13 Clinical Trial Adjuvant chemotherapy with fluorouracil plus folinic acid vs gemcitabine following pancreatic cancer resection: a randomized controlled trial. 2010

Neoptolemos, John P / Stocken, Deborah D / Bassi, Claudio / Ghaneh, Paula / Cunningham, David / Goldstein, David / Padbury, Robert / Moore, Malcolm J / Gallinger, Steven / Mariette, Christophe / Wente, Moritz N / Izbicki, Jakob R / Friess, Helmut / Lerch, Markus M / Dervenis, Christos / Oláh, Attila / Butturini, Giovanni / Doi, Ryuichiro / Lind, Pehr A / Smith, David / Valle, Juan W / Palmer, Daniel H / Buckels, John A / Thompson, Joyce / McKay, Colin J / Rawcliffe, Charlotte L / Büchler, Markus W / Anonymous9620671. ·Liverpool Cancer Research UK Cancer Trials Unit, Cancer Research UK Centre, University of Liverpool, Fifth Floor, UCD Bldg, Daulby Street, Liverpool, L69 3GA, United Kingdom. j.p.neoptolemos@liverpool.ac.uk ·JAMA · Pubmed #20823433.

ABSTRACT: CONTEXT: Adjuvant fluorouracil has been shown to be of benefit for patients with resected pancreatic cancer. Gemcitabine is known to be the most effective agent in advanced disease as well as an effective agent in patients with resected pancreatic cancer. OBJECTIVE: To determine whether fluorouracil or gemcitabine is superior in terms of overall survival as adjuvant treatment following resection of pancreatic cancer. DESIGN, SETTING, AND PATIENTS: The European Study Group for Pancreatic Cancer (ESPAC)-3 trial, an open-label, phase 3, randomized controlled trial conducted in 159 pancreatic cancer centers in Europe, Australasia, Japan, and Canada. Included in ESPAC-3 version 2 were 1088 patients with pancreatic ductal adenocarcinoma who had undergone cancer resection; patients were randomized between July 2000 and January 2007 and underwent at least 2 years of follow-up. INTERVENTIONS: Patients received either fluorouracil plus folinic acid (folinic acid, 20 mg/m(2), intravenous bolus injection, followed by fluorouracil, 425 mg/m(2) intravenous bolus injection given 1-5 days every 28 days) (n = 551) or gemcitabine (1000 mg/m(2) intravenous infusion once a week for 3 of every 4 weeks) (n = 537) for 6 months. MAIN OUTCOME MEASURES: Primary outcome measure was overall survival; secondary measures were toxicity, progression-free survival, and quality of life. RESULTS: Final analysis was carried out on an intention-to-treat basis after a median of 34.2 (interquartile range, 27.1-43.4) months' follow-up after 753 deaths (69%). Median survival was 23.0 (95% confidence interval [CI], 21.1-25.0) months for patients treated with fluorouracil plus folinic acid and 23.6 (95% CI, 21.4-26.4) months for those treated with gemcitabine (chi(1)(2) = 0.7; P = .39; hazard ratio, 0.94 [95% CI, 0.81-1.08]). Seventy-seven patients (14%) receiving fluorouracil plus folinic acid had 97 treatment-related serious adverse events, compared with 40 patients (7.5%) receiving gemcitabine, who had 52 events (P < .001). There were no significant differences in either progression-free survival or global quality-of-life scores between the treatment groups. CONCLUSION: Compared with the use of fluorouracil plus folinic acid, gemcitabine did not result in improved overall survival in patients with completely resected pancreatic cancer. TRIAL REGISTRATION: clinicaltrials.gov Identifier: NCT00058201.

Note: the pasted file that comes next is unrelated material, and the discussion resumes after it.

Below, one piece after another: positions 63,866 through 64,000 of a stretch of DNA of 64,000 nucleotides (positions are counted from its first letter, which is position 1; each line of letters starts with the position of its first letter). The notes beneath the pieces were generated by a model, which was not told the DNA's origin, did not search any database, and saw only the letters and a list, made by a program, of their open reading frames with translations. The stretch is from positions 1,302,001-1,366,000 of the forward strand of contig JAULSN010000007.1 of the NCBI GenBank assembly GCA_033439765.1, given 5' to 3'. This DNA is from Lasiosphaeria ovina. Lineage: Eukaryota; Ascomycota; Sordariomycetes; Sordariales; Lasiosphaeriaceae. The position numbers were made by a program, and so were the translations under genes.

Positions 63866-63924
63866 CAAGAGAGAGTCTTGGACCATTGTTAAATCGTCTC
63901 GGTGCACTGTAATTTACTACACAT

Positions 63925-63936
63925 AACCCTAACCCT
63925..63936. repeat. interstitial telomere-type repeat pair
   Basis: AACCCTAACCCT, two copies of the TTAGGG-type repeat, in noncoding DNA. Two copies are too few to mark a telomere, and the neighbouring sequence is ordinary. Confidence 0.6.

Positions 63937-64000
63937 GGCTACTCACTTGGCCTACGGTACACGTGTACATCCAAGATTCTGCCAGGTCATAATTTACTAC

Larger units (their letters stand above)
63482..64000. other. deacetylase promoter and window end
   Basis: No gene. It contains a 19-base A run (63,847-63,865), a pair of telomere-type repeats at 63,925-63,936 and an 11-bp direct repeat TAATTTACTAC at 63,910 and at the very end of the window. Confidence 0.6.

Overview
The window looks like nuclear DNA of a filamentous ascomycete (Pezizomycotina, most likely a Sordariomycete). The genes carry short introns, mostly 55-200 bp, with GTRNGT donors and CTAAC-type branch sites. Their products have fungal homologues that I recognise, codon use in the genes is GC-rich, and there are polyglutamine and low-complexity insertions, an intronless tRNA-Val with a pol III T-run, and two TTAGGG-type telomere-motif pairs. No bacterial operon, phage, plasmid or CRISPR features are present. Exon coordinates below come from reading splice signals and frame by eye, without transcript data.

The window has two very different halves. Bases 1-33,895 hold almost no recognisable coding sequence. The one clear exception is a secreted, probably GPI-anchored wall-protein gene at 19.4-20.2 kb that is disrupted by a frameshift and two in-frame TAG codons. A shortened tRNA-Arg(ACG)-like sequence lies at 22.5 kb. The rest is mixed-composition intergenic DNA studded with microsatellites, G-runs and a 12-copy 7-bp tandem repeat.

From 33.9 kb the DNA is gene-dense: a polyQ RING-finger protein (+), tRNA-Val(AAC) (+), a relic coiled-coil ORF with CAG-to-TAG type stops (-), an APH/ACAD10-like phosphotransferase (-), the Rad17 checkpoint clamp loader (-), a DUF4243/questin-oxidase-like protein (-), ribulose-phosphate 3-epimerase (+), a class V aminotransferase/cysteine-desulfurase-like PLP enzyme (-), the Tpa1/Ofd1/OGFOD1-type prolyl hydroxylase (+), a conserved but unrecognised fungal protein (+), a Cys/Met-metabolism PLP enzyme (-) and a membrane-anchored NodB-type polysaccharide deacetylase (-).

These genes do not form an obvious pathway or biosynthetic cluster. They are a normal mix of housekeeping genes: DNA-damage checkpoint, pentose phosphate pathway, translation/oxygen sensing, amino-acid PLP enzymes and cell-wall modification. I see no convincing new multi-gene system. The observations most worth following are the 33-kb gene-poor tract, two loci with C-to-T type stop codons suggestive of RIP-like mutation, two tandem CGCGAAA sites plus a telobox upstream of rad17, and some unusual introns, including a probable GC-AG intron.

14 Article Evaluation of the MDACC clinical classification system for pancreatic cancer patients in an European multicenter cohort. 2019

Uzunoglu, F G / Welte, M-N / Gavazzi, F / Maggino, L / Perinel, J / Salvia, R / Janot, M / Reeh, M / Perez, D / Montorsi, M / Zerbi, A / Adham, M / Uhl, W / Bassi, C / Izbicki, J R / Malleo, G / Bockhorn, M. ·Department of General, Visceral and Thoracic Surgery, University Medical Centre Hamburg-Eppendorf, Hamburg, Germany. · Department of General Surgery, Humanitas Research Hosptital and University, Istituto Clinico Humanitas IRCCS, Milan, Italy. · Department of Surgery and Oncology, Unit of General and Pancreatic Surgery, The Pancreas Institute, G.B. Rossi Hospital, University of Verona Hospital Trust, Verona, Italy. · Hospices Civils de Lyon & Lyon Sud Faculty of Medicine, UCBL1, E. Herriot Hospital, Department of Digestive Surgery, Lyon, France. · Department of Surgery, St. Josef-Hospital Bochum, Hospital of the Ruhr- University, Bochum, Germany. · Department of General, Visceral and Thoracic Surgery, University Medical Centre Hamburg-Eppendorf, Hamburg, Germany. Electronic address: m.bockhorn@uke.de. ·Eur J Surg Oncol · Pubmed #30585172.